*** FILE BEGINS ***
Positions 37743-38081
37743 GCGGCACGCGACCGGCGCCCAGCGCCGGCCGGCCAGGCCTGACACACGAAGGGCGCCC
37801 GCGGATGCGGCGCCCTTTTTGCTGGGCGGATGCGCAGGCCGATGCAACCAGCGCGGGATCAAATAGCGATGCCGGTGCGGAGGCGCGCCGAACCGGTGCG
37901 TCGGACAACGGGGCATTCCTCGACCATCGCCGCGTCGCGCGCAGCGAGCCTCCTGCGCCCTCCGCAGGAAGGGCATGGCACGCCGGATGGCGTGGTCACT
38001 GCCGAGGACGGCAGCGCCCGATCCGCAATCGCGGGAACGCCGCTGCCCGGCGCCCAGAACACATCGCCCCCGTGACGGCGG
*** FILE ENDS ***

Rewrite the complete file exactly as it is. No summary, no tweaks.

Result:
Positions 37743-38081
37743 GCGGCACGCGACCGGCGCCCAGCGCCGGCCGGCCAGGCCTGACACACGAAGGGCGCCC
37801 GCGGATGCGGCGCCCTTTTTGCTGGGCGGATGCGCAGGCCGATGCAACCAGCGCGGGATCAAATAGCGATGCCGGTGCGGAGGCGCGCCGAACCGGTGCG
37901 TCGGACAACGGGGCATTCCTCGACCATCGCCGCGTCGCGCGCAGCGAGCCTCCTGCGCCCTCCGCAGGAAGGGCATGGCACGCCGGATGGCGTGGTCACT
38001 GCCGAGGACGGCAGCGCCCGATCCGCAATCGCGGGAACGCCGCTGCCCGGCGCCCAGAACACATCGCCCCCGTGACGGCGG